Tea, with which we are all so famil­iar, is in real­i­ty a num­ber of dried rolled leaves of the tea plant, Camel­lia Thea, cul­ti­vat­ed chiefly in Chi­na and the con­tigu­ous coun­tries. It is used exces­sive­ly through­out Australasia—for has it not been shown that our four mil­lion peo­ple use more of this bev­er­age than the mil­lions who inhab­it Con­ti­nen­tal Europe, if Rus­sia be except­ed?

How to make pure food, bet­ter food and to econ­o­mize on the cost of same is just now tax­ing the atten­tion and inge­nu­ity of domes­tic sci­ence teach­ers and food experts gen­er­al­ly. The aver­age house­wife is intense­ly inter­est­ed in the result of these find­ings, and must keep in touch with them to keep up with the times and run her home in an intel­li­gent and eco­nom­i­cal as well as health­ful rou­tine.

It is impos­si­ble to deal in a short arti­cle with the many vari­eties of Sum­mer Sausce, but there are three or four which can be touched upon. To have a thor­ough under­stand­ing of their good­ness one must not only read about them but taste them. They are the sta­ple diet in many for­eign coun­tries and in the Armour brand the native fla­vor­ing has been done with remark­able faithfulness—so much so that large quan­ti­ties are shipped from this coun­try every week to the coun­tries where they orig­i­nat­ed.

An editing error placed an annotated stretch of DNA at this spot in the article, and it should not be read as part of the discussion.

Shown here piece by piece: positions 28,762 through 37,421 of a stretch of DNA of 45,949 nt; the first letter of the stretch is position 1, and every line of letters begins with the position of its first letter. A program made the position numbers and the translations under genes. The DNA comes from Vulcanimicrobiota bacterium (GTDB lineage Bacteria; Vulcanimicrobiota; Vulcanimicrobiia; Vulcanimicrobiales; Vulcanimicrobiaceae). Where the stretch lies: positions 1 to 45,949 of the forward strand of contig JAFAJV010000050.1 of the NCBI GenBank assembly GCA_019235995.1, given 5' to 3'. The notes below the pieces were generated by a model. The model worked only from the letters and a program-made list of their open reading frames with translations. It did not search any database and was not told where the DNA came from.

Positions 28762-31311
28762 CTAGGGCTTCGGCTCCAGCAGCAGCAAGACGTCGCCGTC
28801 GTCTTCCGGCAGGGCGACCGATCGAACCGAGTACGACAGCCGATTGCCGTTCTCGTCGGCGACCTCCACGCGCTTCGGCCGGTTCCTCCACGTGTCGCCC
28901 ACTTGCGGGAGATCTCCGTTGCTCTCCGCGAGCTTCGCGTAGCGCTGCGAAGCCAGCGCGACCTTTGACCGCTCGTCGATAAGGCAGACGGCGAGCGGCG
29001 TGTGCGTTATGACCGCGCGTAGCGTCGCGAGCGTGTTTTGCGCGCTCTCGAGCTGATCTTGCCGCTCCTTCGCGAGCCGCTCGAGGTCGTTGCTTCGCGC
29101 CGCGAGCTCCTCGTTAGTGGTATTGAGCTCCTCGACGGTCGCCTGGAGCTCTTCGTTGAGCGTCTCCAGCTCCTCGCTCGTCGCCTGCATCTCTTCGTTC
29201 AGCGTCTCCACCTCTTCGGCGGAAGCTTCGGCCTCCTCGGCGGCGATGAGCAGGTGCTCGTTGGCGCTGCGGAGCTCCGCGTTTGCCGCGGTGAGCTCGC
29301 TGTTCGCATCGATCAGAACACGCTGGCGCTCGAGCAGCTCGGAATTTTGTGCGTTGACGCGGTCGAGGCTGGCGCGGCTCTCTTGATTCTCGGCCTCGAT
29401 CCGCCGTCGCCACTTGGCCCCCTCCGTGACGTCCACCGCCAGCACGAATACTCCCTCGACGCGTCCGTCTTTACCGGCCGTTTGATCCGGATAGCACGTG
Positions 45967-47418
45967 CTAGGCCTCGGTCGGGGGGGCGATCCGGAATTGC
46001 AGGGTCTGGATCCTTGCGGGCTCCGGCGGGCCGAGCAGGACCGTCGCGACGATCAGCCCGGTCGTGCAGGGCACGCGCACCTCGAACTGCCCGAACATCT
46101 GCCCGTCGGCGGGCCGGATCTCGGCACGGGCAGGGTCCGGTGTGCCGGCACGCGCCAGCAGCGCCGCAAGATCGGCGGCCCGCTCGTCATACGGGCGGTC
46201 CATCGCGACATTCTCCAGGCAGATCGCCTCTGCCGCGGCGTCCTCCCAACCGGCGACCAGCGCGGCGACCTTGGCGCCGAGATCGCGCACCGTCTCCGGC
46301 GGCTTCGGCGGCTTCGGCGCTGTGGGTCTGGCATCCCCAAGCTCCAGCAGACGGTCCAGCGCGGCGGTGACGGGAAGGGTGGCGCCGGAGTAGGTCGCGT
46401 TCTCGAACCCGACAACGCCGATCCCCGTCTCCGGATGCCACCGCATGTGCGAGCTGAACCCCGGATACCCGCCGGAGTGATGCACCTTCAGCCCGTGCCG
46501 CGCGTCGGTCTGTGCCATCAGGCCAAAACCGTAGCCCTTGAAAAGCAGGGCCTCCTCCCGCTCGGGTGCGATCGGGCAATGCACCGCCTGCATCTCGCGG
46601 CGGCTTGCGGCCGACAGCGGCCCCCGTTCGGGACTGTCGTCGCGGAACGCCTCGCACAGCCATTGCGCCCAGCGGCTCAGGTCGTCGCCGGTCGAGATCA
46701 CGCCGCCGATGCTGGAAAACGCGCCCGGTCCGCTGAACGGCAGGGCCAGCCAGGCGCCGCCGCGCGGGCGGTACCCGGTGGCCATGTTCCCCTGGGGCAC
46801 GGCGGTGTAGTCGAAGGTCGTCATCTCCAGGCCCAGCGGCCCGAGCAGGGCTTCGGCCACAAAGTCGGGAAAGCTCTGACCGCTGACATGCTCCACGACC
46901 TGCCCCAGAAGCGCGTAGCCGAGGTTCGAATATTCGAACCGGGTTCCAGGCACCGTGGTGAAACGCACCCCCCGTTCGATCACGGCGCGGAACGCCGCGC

“Do all kitchen work in a cer­tain order, using that rou­tine which expe­ri­ence has proved best.”

The sim­ple desserts are the best desserts, and none is more pleas­ing to the eye and the palate or so eas­i­ly made or so fre­quent­ly served in an imper­fect man­ner, than cus­tards.

With a sup­ply of good eggs in the pantry the house­wife need nev­er be at a loss for a tasty cus­tard, and if she is wise enough to buy Armour’s Fan­cy Selects when she orders eggs from her mar­ket man their good­ness will be reflect­ed in her desserts. Aside from their good­ness their extra large size will always rec­om­mend their use to the wise house­wife. They come packed in an extra large car­ton.

I sim­mered down some rhubarb with fresh straw­ber­ries, sug­ar, a dash of water, and the husk of the vanil­la bean pod that was left after I scraped it out. This made the most refresh­ing & tangy syrup with a won­der­ful­ly sweet but not over­ly so fla­vor that only vanil­la can bring.

Melon Agua Fresca

  • Serv­ings: 1–2
  • Dif­fi­cul­ty: medi­um
  • Print

For the top­ping, I sim­mered down some rhubarb with fresh straw­ber­ries, sug­ar, a dash of water, and the husk of the vanil­la bean pod that was left after I scraped it out. This made the most refresh­ing & tangy syrup with a won­der­ful­ly sweet but not over­ly so fla­vor that only vanil­la can bring.

Ingredients

  • 1 cup­ful molasses
  • 2 lit­ters fresh water
  • 1 tea­spoon­ful cloves
  • 1 tea­spoon­ful cin­na­mon
  • 1 egg, beat­en light
  • ½ cup­ful sug­ar
  • 1 mel­on

Directions

  1. Put half the cream and half the sug­ar in a dou­ble boil­er over the fire; when the sug­ar is dis­solved, stand it aside until cold. Pare and grate the pineap­ple, add the remain­ing half of the sug­ar and stand it aside.